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World Wide sWing

Posted by evanx on July 14, 2006 at 7:24 AM PDT

I commented in cSimon Morris' "In Defence of the Desktop", on how non-database desktop apps could use a database, for example for logging. Then queries could be performed using dates and severity, e.g. for looking for exception stack traces after the fact.

Maybe you venture onsite for a meeting, and get cornered in a corridor by a user complaining that the application crashes all the time. "No worries, lemme get my magic wand from the car, and wave it over your computer, so that it can telepathically tell me what went wrong, and i can telepathically fix it for you right away - how does that sound!?" Actually i wouldn't dare say that to a user... in case they believe me! ;)

Simon quite rightly reminded me that pure desktop apps don't log - they typically throw the exception up in a JOptionPane. Maybe with a "Details" button. Maybe with a "Email support desk" or "Send Error Report" button. Supoib!

Simon said, "Perhaps this just highlights how the desktop and web worlds are so very very different?" I say that perhaps this just highlights how the desktop world is so very very diverse!? :)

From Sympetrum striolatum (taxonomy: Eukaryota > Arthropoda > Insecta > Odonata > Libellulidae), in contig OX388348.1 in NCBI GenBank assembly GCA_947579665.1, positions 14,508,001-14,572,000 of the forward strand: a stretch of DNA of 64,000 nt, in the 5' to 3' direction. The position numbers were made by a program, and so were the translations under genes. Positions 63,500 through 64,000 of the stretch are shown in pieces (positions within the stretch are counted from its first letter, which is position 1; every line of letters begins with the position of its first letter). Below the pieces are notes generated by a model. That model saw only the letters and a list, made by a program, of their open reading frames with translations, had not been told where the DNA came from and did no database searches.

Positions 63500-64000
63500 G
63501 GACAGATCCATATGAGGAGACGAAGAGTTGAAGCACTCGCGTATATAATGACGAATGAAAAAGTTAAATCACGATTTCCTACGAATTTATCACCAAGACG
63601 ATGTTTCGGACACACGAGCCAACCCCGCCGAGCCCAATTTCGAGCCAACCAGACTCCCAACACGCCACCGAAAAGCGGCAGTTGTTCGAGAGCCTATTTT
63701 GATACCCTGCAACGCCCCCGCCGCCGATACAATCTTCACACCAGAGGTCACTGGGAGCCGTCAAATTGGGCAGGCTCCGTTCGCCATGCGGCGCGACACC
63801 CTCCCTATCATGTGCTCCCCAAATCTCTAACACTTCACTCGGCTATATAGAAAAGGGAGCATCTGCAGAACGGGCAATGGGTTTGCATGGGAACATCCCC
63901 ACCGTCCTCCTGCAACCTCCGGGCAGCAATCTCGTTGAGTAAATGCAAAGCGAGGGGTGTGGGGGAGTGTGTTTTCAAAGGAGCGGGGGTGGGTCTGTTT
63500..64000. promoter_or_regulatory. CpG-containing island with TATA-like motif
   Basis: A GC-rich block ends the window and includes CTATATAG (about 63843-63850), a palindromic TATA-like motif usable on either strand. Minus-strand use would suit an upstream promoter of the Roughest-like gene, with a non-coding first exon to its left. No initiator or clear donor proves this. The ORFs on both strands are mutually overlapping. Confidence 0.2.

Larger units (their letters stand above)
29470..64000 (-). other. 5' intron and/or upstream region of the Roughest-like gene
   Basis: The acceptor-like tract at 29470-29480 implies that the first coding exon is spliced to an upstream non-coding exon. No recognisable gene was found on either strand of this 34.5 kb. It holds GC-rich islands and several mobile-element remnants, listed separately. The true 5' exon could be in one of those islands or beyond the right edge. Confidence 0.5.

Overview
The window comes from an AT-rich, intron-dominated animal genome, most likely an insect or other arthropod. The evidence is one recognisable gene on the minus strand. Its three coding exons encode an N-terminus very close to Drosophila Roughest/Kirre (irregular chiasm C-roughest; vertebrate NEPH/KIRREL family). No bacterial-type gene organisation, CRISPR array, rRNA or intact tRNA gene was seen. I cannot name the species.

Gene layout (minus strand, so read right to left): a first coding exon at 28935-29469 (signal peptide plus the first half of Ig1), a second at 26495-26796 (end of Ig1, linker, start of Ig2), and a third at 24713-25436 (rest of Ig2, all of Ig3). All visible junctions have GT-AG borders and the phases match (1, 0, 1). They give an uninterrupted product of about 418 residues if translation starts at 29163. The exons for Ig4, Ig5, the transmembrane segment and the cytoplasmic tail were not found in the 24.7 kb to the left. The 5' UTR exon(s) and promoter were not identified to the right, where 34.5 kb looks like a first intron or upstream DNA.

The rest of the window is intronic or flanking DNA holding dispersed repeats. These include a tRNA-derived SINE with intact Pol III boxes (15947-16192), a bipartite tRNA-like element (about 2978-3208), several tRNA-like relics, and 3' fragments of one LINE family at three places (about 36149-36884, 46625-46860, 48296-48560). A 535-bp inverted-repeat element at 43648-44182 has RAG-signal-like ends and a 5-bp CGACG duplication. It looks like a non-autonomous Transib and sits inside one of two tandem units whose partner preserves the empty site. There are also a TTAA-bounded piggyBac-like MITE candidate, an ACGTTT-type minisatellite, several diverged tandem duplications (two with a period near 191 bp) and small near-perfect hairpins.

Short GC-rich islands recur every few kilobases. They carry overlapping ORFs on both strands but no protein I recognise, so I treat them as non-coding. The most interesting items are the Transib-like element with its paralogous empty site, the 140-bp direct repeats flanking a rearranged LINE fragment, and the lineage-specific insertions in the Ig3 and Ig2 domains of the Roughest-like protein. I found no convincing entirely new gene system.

As John Reynolds points out in "Why Use A Database Instead Of", most "business" desktop apps capture, manipulate and/or present data.

In short, many Swing apps out there in the wild world are very much like web apps, at least in function - e.g. your database front-end business app. I would warrant that these are the ones that keep most Swing developers out there employed.

Desktop Swing apps in the fields of graphics, visualisation, etcetera, and of course the "usual" desktop apps such as media, office/productivity, gaming, etcetera, make Web and Swing database apps seem like the siblings.

So what i'm saying is that as a Swing/database developer, i feel closer to most of the "web world" than to the rest of the "desktop" world. In function, if not in form. Incidently, what is the definition of a "desktop" application? Is it strictly a 1-tier client application, that runs on the desktop, for personal productivity, never connecting to a server on a network? No, it is any (graphical) application whose user interface is not a web browser. Certainly that is a diverse group of applications!

Interestingly, as the "web" continues towards "web services" and SOA, ie. where webservers dish up webservice XML for other programs to consume, rather than HTML for people's eyeballs to consume, this lends itself towards Swing front-ends, arguably more so than browser front-ends. Certainly more so than ever before in the "web world."

Which is another reason why EJB3 is gonna be so great for Swing programmers too! :) The Java Persistence API, JAXB2, Web Services, Messaging, and other components of EJB3 are surely gonna be used increasingly by Swing clients. Is a new world of "Swing JEE web programming" dawning?